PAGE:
The nervousness that typically permeates the start of a mountain stage at the Tour de France was punctured by the joyous cheering of the small but vocal pocket of Colombian fans congregated near the Movistar bus in Lannemezan on Thursday morning.
Already at fever pitch when feting Winner Anacona, there was a striking intensity about their chanting when Nairo Quintana emerged from the bus and soft-pedalled across to the crowd barrier to salute them.
“Nai-ro! Nai-ro!, Nai-ro!” went the mantra as Quintana entered the forest of outstretched arms and fluttering yellow, red and blue flags to be among his people. Forty minutes down the road from Lourdes, a religious experience.
Quintana would produce no miracles on stage 12, but he may feel perhaps, that he has at least crossed the threshold of hope by breaking even with the seemingly unflappable Chris Froome (Sky) on the final haul to Plateau de Beille at the end of a day of extremes. From broiling temperatures on the Portet-d’Aspet and Col de la Core, the race would climb into heavy rain, hailstones and thunder by late afternoon.
“It was a difficult day, with really demanding climbs and, above all, serious temperature changes and rain in the finale,” Quintana said after a stage. “The weather took even more energy from us, but we withstood it and we attacked the leader several times.”
Despite suffering heavy losses at the hands of Froome and Sky on La Pierre-Saint-Martin two days ago, Quintana and his teammate Alejandro Valverde felt sufficiently emboldened to attack the yellow jersey in turn, albeit in hope more than in expectation.
Valverde responded to an acceleration from Vincenzo Nibali (Astana) with seven kilometres remaining, while Quintana launched his first effort three kilometres later, though he was unable to place Froome – or the surprising Geraint Thomas, for that matter – under significant duress.
“Sky managed to control all of the attacks, both ours and the ones from Alberto [Contador] and Vincenzo... They dominated the situation pretty well and have shown themselves to be strong, both Froome and his teammates,” Quintana said after finishing alongside Froome in a group that came home 6:47 down on stage winner Joaquim Rodriguez (Katusha).
In the general classification, Quintana remains in third place, still 3:09 behind Froome. “We'll keep dreaming and trying; there's still a long way to go and everything won't be decided until the final mountain stage,” he said.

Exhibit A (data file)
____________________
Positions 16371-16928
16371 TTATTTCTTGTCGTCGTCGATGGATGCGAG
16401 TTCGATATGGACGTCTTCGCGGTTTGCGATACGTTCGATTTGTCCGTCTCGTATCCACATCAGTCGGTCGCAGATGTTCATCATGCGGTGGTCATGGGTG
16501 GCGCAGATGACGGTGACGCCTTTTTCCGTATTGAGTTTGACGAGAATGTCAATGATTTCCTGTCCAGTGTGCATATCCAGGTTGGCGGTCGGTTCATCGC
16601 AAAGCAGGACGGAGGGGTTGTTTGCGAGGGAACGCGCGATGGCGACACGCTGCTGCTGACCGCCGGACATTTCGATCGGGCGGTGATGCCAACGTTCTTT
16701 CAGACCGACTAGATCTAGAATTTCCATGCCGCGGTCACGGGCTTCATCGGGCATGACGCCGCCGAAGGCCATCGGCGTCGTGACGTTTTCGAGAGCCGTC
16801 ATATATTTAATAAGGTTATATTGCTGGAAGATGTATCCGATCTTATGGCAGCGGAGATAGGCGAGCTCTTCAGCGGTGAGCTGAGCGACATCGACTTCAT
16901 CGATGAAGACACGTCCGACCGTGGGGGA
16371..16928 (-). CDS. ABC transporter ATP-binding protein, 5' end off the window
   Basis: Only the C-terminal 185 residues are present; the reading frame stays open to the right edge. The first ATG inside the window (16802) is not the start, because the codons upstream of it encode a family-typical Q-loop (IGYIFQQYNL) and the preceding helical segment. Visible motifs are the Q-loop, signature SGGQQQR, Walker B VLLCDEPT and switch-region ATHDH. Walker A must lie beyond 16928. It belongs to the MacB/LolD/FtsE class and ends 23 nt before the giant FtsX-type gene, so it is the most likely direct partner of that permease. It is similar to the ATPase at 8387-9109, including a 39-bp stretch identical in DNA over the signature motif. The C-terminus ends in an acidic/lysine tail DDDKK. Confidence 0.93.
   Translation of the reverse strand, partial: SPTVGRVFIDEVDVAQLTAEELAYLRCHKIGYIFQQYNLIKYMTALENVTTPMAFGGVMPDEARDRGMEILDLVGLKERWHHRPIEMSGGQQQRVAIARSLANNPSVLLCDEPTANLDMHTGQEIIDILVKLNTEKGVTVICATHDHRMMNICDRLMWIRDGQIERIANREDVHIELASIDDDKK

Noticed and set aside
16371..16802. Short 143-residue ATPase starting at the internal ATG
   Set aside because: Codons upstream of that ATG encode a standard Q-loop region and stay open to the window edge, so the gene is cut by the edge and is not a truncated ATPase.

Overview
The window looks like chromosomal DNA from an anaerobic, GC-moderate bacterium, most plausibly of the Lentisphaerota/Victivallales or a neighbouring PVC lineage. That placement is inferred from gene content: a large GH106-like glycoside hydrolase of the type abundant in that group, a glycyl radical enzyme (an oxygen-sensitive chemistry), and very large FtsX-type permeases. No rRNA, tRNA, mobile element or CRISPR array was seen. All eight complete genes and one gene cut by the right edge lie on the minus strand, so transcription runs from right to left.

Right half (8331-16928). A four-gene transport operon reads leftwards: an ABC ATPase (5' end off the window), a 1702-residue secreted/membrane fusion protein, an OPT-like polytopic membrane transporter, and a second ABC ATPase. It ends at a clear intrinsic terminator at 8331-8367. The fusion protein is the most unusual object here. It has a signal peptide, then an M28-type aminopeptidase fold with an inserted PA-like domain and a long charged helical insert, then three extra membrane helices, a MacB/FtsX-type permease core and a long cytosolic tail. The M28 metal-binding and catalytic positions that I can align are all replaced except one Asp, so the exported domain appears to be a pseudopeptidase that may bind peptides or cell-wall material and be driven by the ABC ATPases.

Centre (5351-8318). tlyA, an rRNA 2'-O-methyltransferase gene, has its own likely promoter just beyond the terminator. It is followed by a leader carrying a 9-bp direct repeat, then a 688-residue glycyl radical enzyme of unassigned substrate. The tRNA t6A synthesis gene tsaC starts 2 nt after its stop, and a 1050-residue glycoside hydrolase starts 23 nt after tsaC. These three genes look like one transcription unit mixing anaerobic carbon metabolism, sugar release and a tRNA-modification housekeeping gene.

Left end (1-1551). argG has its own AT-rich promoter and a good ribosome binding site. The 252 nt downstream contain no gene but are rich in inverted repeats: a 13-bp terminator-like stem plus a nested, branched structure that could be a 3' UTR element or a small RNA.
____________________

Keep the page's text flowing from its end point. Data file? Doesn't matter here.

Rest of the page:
Quintana had entered the Pyrenees just two minutes down on Froome after punctuating a trying opening week of the Tour with strong showings on the pavé to Cambrai and in the team time trial to Plumelec. The Colombian would doubtless have settled for such a state of play before the race began, but he was to endure a surprisingly large setback once the Tour entered his favoured terrain.
Both on his last Tour appearance in 2013 and en route to victory at the Giro d’Italia a year ago, Quintana seemed to improve as the race went on, saving his best for the third week. Indeed, at the Giro, Quintana also trailed by three minutes at the end of the second week, only to turn the race on its head in the space of one afternoon on the Stelvio and Val Martello.
With that track record in mind, and with a brutal finale in the Alps still to come, Quintana looked to strike an optimistic note at Plateau de Beille, though he will be all too aware that this particular iteration of Froome and Sky seems on a level above what he has encountered up to this point.
“I feel well at the moment, we're as strong as in previous days. I think my level shouldn't go down in what's left in this Tour,” Quintana said. “If I keep it like today, I think we can try to do some good things between now and Paris. There's still a long way to go. We’ve lost some ground already, but we’ll keep fighting until next Sunday."
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